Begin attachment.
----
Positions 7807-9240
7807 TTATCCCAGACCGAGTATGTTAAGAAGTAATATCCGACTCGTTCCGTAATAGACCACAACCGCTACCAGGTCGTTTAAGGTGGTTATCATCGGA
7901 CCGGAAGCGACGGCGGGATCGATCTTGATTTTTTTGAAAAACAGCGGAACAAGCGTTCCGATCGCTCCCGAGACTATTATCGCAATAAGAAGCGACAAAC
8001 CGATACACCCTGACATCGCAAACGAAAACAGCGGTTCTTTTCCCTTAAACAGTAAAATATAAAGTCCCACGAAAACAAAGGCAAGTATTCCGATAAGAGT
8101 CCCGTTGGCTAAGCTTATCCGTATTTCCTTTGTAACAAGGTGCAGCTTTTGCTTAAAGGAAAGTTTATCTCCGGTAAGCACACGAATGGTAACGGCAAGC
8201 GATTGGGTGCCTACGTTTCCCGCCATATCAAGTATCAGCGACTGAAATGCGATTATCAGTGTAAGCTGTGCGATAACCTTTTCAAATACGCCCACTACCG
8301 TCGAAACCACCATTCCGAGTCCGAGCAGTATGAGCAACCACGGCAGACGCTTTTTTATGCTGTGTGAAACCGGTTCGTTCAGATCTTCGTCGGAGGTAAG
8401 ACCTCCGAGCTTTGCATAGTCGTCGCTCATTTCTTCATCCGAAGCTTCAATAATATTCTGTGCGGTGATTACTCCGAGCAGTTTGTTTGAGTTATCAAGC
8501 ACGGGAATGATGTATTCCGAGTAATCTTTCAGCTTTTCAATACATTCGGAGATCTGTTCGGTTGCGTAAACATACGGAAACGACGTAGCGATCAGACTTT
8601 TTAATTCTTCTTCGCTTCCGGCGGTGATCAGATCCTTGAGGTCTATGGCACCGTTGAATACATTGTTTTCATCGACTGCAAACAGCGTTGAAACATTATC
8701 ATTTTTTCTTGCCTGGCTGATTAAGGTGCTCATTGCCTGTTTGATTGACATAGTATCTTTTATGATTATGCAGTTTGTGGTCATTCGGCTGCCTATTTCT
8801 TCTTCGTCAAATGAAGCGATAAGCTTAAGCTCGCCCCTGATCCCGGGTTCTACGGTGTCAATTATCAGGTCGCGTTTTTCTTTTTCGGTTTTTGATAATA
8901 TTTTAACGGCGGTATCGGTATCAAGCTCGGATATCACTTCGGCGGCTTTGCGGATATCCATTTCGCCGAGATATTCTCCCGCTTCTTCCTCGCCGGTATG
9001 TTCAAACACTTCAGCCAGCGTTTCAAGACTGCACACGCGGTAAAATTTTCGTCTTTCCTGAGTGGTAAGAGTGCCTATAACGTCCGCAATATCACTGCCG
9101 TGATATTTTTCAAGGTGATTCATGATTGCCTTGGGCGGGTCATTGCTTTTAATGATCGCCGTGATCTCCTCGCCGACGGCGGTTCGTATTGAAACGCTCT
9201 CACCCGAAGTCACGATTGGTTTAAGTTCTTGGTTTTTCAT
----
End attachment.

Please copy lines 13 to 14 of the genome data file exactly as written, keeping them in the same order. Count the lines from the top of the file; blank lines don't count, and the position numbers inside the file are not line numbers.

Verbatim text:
8901 TTTTAACGGCGGTATCGGTATCAAGCTCGGATATCACTTCGGCGGCTTTGCGGATATCCATTTCGCCGAGATATTCTCCCGCTTCTTCCTCGCCGGTATG
9001 TTCAAACACTTCAGCCAGCGTTTCAAGACTGCACACGCGGTAAAATTTTCGTCTTTCCTGAGTGGTAAGAGTGCCTATAACGTCCGCAATATCACTGCCG